To achieve the sensible ends suggested both by section 1326(a) (2), to wit, the payment of allowed administrative claims out of funds on hand upon voluntary dismissal, the court here holds that, on motion of the debtor requesting payment of attorney fees previously allowed in a chapter 13 case, the court will order that such fees be deducted from the funds on *185 hand and paid over to the attorney in question. Any balance will then be returned to the debtor. Any such motion must be signed by the debtors as well as by the attorney filing the pleading. The trustee will not be obligated to disburse any greater amount of fees than has already been allowed to the attorneys.

The court does not have before it the situation in which a debtor seeks voluntary dismissal prior to confirmation. However, in the interests of assisting the bar (and the Chapter 13 Trustee) in the administration of cases, the court will address this scenario as well. In some ways, the task is made easier by the express language of section 1326(a) (2), which directs that the chapter 13 trustee is to make distribution of funds on hand only after satisfying allowed administrative claims. The Code itself is silent on the procedure that ought to be employed, but a fair implication is that a reasonable opportunity to urge administrative claims ought to be given to entities whose claims may have matured but not yet allowed such as a chapter 13 debtor's attorneys' fees. See In re Williams, 246 B.R. 591, 594 (8th Cir. BAP (Mo.), 1999) (administrative claims are not deemed allowed when asserted; they must obtain an affirmative allowance by court order); see also Toma Steel Supply, Inc. v. TransAmerican Natural Gas Corp. (In re TransAmerican Natural Gas Corp.), 978 F.2d 1409, 1415 (5th Cir. 1992), cert. dismissed, 507 U.S. 1048, 113 S. Ct. 1892, 123 L. Ed. 2d 646 (1993). In this district and division, chapter 13 debtor's counsel typically incurs most of its fees prior to confirmation, but the fees are not allowed as an administrative expense claim until confirmation of the plan. Thus, if no plan is confirmed, the fees will not yet have been allowed. Without an allowed claim, the attorney could not obtain distribution out of funds on hand for work already performed.[2]

The easy solution is that, on motion to voluntarily dismiss prior to confirmation, the debtor's attorney must also move for allowance of its fees, and furnish sufficient documentation to permit the court to rule on whether the fees should be allowed. The motion must be countersigned by the debtors, to assure the court that the debtors are aware of the fees being requested, and concur in their payment. The order granting voluntary dismissal must contain the following language:

 
The attorneys' fees requested are hereby allowed as an administrative claim, and are to be deducted from any funds on hand with the Chapter 13 Trustee and paid over to the attorneys. The allowance is, however, contingent upon the Chapter 13 Trustee having the right to object to the allowance of the claim within ten (10) days of the entry of this order. The Chapter 13 Trustee may waive the right to object by tendering the fees allowed. If the Chapter 13 Trustee timely objects, then the trustee shall retain the funds deducted, pending a ruling by the court on the objection. The court by this order, retains continuing jurisdiction to adjudicate any objections to the allowance of fees notwithstanding the dismissal of the case.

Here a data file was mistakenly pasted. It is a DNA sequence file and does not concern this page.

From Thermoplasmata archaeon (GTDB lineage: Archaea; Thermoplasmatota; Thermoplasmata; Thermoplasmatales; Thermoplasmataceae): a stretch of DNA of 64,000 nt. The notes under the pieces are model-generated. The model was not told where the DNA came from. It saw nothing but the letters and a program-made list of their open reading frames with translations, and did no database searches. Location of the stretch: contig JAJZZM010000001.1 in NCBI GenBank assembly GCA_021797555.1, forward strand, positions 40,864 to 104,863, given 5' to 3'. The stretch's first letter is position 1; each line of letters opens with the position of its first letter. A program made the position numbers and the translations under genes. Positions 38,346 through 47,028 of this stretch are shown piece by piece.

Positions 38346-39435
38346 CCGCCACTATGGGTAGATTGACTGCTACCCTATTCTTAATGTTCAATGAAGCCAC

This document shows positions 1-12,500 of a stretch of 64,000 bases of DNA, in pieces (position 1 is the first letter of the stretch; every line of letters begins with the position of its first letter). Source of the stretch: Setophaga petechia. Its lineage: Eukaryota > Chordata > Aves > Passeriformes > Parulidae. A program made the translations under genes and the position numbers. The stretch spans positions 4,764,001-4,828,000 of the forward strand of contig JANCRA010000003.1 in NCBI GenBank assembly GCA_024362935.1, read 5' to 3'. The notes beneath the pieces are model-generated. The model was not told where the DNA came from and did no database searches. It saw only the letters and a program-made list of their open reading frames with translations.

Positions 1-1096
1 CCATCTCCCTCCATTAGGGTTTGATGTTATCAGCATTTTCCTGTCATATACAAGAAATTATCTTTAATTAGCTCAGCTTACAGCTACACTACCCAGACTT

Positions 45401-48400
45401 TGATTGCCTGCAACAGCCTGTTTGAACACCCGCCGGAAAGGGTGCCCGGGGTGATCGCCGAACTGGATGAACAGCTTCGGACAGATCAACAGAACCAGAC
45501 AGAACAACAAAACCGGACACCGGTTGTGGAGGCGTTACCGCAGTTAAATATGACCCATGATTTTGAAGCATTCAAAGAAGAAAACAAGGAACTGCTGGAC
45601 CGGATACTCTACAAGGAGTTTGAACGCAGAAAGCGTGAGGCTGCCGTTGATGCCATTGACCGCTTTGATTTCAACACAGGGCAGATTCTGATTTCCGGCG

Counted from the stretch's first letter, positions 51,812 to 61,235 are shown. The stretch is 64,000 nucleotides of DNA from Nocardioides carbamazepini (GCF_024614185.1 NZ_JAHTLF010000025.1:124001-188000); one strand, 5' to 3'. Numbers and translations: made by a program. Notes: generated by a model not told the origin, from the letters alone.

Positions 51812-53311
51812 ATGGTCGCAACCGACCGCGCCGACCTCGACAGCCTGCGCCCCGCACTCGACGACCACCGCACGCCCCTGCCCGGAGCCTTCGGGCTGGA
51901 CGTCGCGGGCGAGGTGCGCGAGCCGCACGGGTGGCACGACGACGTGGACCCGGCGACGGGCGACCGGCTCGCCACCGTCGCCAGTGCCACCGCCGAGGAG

In this way, the court will protect the rights of the only real party in interest[3] to *186 object to the allowance of the administrative claim, without holding up the voluntary dismissal of the debtor's case.

In this particular case, the debtors have countersigned the pleading, and the fees requested are actually less than the amount allowed in the plan. The trustee will accordingly deduct $1,100 from funds on hand and pay over those funds to the debtor's counsel. The balance, if any, shall be paid over to the debtors. An order will be entered consistent with this memorandum decision.

NOTES

[1] We say "in the usual case" because it is easy to envision a situation in which those funds might vest elsewhere. For example, a prepetition wage garnishment order would spring back into existence on the dismissal of the case such that the garnishor might be the entity entitled to receive the funds. See Clark v. Commercial State Bank, 2001 WL 685529, *7 (W.D.Tex. Apr. 16, 2001) (pre-bankruptcy garnishment enforced against funds on hand with chapter 13 trustee following voluntary dismissal); see In re Schlapper, 195 B.R. 805, 806 (Bankr.M.D.Fla.1996). In re Doherty, 229 B.R. 461, 465-66 (Bankr.E.D.Wash.1999) (state tax levy enforceable against chapter 13 trustee after administrative expenses are satisfied, without necessity of returning to state court for relief).

[2] This situation is not governed by Zamora, supra. That case involved distribution (or more accurately, assignment of funds to be distributed) to the attorney for services to be performed for the debtor relating to the conversion of the case to chapter 7. The case sub judice is actually easier the work has already been done. All that remains is to determine whether a fee has been earned and should be paid as an administrative expense.

[3] Creditors no longer have an interest in the allowance of fees when the case is dismissed because they are no longer entitled to distribution. The Chapter 13 Trustee's continuing interest is that of an officer of the court, to prevent overreaching.